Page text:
Lou Dobbs, president of CNN Financial News and the first anchor of a nightly business report on television, resigned yesterday to launch a new Internet venture dealing with outer space.
The anchor of "Moneyline," which began with the creation of CNN in 1980, has clashed repeatedly with CNN executives in Atlanta, particularly CNN/USA President Rick Kaplan, and the hostilities recently spilled into public view. Shortly after Dobbs cut away from a speech by President Clinton in Littleton, Colo., to resume "Moneyline," he noted tersely on the air that "CNN President Rick Kaplan wants us to return to Littleton."
"There was an ongoing series of frustrations in dealing with Atlanta," said one CNN insider. "There wasn't any big explosion. This has been building for a while."
But financial incentives may have played a larger role. Dobbs, said by a colleague to have caught "Internet fever," will become chairman of Space.com, a Web site that takes off July 20 (the anniversary of the 1969 landing on the moon) and in which he will have a substantial equity stake.
Dobbs said in an interview that it became impossible for him to stay at CNN once he "moved from a passive investor in Space.com to wanting to do something more, to be active in its creation. I truly believe space is the biggest story of this century and the next, and I really wanted to be part of it."
Andy Serwer, Fortune's editor-at-large, said that Dobbs "personified CNNfn and business news. He's a giant of the field. Before there was CNBC, there was Lou Dobbs."
Dobbs has privately maintained that he is not quitting because of the difficulties with other CNN executives, and he said last night that the decision comes with "some pain for all the blood and sweat I put into this place."
The soon-to-be-launched venture, backed by Venrock Associates, a major investment firm founded by the Rockefeller family, will feature space news, space fiction, live feeds, science and business content, and educational material for children. Dobbs said he hopes to take the company public, which could bring him many millions of dollars if the market for Internet stock offerings stays hot.
Dobbs, 53, a close friend of CNN founder Ted Turner, was the driving force behind the creation of three-year-old CNNfn, which reaches just 11 million homes and lags well behind industry leader CNBC, which reaches about 75 million. But "Moneyline," which is carried on the main CNN network and recently expanded to an hour of general and business news, remains an important force on Wall Street.
Interim "Moneyline" anchors will include Willow Bay, who hosts the CNN magazine programs produced with Fortune and Entertainment Weekly. In a statement, CNN News Group Chairman Tom Johnson praised Dobbs for his "immeasurable" contributions over two decades."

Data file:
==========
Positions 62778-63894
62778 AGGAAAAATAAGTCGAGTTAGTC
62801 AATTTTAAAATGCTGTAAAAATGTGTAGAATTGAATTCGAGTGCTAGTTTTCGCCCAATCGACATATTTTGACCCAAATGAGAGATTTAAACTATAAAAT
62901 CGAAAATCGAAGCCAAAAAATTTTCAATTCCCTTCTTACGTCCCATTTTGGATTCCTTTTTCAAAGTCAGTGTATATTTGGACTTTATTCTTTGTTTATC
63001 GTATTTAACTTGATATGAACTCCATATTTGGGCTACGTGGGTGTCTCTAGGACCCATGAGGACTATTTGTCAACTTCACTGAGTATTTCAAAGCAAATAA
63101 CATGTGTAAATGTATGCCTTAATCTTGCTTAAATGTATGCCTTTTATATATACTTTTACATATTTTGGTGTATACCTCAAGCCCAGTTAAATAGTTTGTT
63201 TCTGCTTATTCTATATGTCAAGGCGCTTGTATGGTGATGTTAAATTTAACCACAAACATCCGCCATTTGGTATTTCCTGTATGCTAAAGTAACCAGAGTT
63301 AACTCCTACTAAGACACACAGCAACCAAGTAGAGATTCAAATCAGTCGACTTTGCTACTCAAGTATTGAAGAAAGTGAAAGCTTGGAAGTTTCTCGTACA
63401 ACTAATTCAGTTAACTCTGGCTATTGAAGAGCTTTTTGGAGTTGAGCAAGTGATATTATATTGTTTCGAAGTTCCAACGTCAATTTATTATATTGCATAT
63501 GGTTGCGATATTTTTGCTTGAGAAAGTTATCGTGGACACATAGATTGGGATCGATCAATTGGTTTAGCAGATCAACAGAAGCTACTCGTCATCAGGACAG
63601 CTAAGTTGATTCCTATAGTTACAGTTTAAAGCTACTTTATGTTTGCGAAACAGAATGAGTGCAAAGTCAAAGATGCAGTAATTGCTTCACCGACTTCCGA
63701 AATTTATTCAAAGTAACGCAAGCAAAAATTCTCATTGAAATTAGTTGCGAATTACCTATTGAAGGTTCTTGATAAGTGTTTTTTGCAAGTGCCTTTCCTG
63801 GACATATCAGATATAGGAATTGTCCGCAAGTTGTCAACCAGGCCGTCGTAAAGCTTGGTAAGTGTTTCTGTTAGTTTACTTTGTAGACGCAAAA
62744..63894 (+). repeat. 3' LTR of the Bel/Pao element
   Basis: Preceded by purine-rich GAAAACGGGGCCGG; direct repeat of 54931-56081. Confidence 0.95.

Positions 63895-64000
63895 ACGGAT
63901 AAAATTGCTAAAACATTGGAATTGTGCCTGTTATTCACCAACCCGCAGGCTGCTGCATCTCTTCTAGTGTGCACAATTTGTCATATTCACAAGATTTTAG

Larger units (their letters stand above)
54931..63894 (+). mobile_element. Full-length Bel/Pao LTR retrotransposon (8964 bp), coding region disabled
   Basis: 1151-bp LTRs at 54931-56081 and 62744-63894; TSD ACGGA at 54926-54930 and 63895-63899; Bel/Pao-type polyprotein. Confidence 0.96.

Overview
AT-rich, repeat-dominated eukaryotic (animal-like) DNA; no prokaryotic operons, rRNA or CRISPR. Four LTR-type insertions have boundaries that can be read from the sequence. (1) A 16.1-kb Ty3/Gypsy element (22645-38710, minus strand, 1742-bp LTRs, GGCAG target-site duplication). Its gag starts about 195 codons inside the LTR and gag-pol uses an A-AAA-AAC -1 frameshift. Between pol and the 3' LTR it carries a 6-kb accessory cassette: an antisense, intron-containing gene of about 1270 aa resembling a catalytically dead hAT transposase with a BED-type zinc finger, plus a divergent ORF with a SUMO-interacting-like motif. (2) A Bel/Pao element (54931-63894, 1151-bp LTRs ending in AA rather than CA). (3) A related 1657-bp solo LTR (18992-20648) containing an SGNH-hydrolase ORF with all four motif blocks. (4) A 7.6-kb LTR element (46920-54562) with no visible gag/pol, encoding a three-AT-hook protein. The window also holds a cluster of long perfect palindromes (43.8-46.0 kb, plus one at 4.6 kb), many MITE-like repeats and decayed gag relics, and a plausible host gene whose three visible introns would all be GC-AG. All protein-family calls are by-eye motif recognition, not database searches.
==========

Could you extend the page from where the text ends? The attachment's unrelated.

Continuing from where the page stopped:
His resignation was so closely held that even his top deputies did not know he was quitting. Dobbs, who did not host "Moneyline" last night, was in last-minute negotiations over the terms of his departure, and said he is contractually barred from competing on other networks.
Dobbs was a strong-willed and controversial force within the network, and his departure gives the Atlanta headquarters an opportunity to maintain tighter control over its financial spinoff. Rather than name a new president, the network said the two next-highest CNNfn officials would run the operation and report to Johnson.
Jeff Gralnick, executive vice president for "Moneyline" and other financial programming, will continue in that role, as will CNNfn's executive vice president, David Bohrman. Gralnick joined CNN this year from ABC, where he was a producer and executive for 23 years, and is a former executive producer of "NBC Nightly News." Bohrman was hired last year after a long career at ABC and NBC, where he oversaw special events.
Dobbs has threatened to leave CNNfn before, once after starting negotiations with CNBC. In 1997, he came close to quitting but then the network bowed to his demand to expand CNNfn from 14 to 18 hours a day and commit to eventual 24-hour coverage. But CNN was soon taken over by Time Warner, and Dobbs has been at odds with other corporate officials over his efforts to keep CNNfn.com independent of the larger Time Warner Web site.
But CNN was soon taken over by Time Warner and Dobbs has been at odds with other officials over the independence of the CNNfn.com Web site. Dave Kansas, editor of TheStreet.com, a popular financial news service, said of Dobbs: "CNNfn itself struggled, but he managed to put it on the Web and do a great job of building traffic. . . . Lou Dobbs had a reputation for being a little bit gruff that helped a lot in the past but may have hurt him this time."
Howard Kurtz appears on CNN's weekly media program.
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